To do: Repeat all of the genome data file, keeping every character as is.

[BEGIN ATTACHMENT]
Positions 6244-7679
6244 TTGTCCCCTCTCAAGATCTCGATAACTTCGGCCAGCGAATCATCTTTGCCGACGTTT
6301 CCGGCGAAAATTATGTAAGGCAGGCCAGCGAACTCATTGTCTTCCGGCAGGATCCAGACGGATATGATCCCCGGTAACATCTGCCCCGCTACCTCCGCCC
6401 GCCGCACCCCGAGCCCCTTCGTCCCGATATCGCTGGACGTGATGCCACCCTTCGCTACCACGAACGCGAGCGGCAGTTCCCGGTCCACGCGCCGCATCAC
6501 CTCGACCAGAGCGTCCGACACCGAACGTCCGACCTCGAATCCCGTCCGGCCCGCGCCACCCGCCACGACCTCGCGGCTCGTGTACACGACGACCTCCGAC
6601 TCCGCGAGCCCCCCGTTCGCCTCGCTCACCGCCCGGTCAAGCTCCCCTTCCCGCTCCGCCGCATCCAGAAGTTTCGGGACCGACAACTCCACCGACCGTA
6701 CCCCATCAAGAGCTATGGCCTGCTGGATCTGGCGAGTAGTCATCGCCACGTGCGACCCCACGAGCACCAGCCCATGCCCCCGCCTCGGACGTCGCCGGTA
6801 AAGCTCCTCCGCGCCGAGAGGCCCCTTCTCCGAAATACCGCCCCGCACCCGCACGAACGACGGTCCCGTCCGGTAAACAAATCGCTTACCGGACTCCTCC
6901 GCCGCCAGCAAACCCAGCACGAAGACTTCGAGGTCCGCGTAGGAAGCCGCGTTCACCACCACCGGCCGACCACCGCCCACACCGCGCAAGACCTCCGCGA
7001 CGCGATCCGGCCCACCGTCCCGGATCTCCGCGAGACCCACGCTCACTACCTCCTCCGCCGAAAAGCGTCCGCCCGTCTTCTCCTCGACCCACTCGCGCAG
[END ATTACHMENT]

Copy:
Positions 6244-7679
6244 TTGTCCCCTCTCAAGATCTCGATAACTTCGGCCAGCGAATCATCTTTGCCGACGTTT
6301 CCGGCGAAAATTATGTAAGGCAGGCCAGCGAACTCATTGTCTTCCGGCAGGATCCAGACGGATATGATCCCCGGTAACATCTGCCCCGCTACCTCCGCCC
6401 GCCGCACCCCGAGCCCCTTCGTCCCGATATCGCTGGACGTGATGCCACCCTTCGCTACCACGAACGCGAGCGGCAGTTCCCGGTCCACGCGCCGCATCAC
6501 CTCGACCAGAGCGTCCGACACCGAACGTCCGACCTCGAATCCCGTCCGGCCCGCGCCACCCGCCACGACCTCGCGGCTCGTGTACACGACGACCTCCGAC
6601 TCCGCGAGCCCCCCGTTCGCCTCGCTCACCGCCCGGTCAAGCTCCCCTTCCCGCTCCGCCGCATCCAGAAGTTTCGGGACCGACAACTCCACCGACCGTA
6701 CCCCATCAAGAGCTATGGCCTGCTGGATCTGGCGAGTAGTCATCGCCACGTGCGACCCCACGAGCACCAGCCCATGCCCCCGCCTCGGACGTCGCCGGTA
6801 AAGCTCCTCCGCGCCGAGAGGCCCCTTCTCCGAAATACCGCCCCGCACCCGCACGAACGACGGTCCCGTCCGGTAAACAAATCGCTTACCGGACTCCTCC
6901 GCCGCCAGCAAACCCAGCACGAAGACTTCGAGGTCCGCGTAGGAAGCCGCGTTCACCACCACCGGCCGACCACCGCCCACACCGCGCAAGACCTCCGCGA
7001 CGCGATCCGGCCCACCGTCCCGGATCTCCGCGAGACCCACGCTCACTACCTCCTCCGCCGAAAAGCGTCCGCCCGTCTTCTCCTCGACCCACTCGCGCAG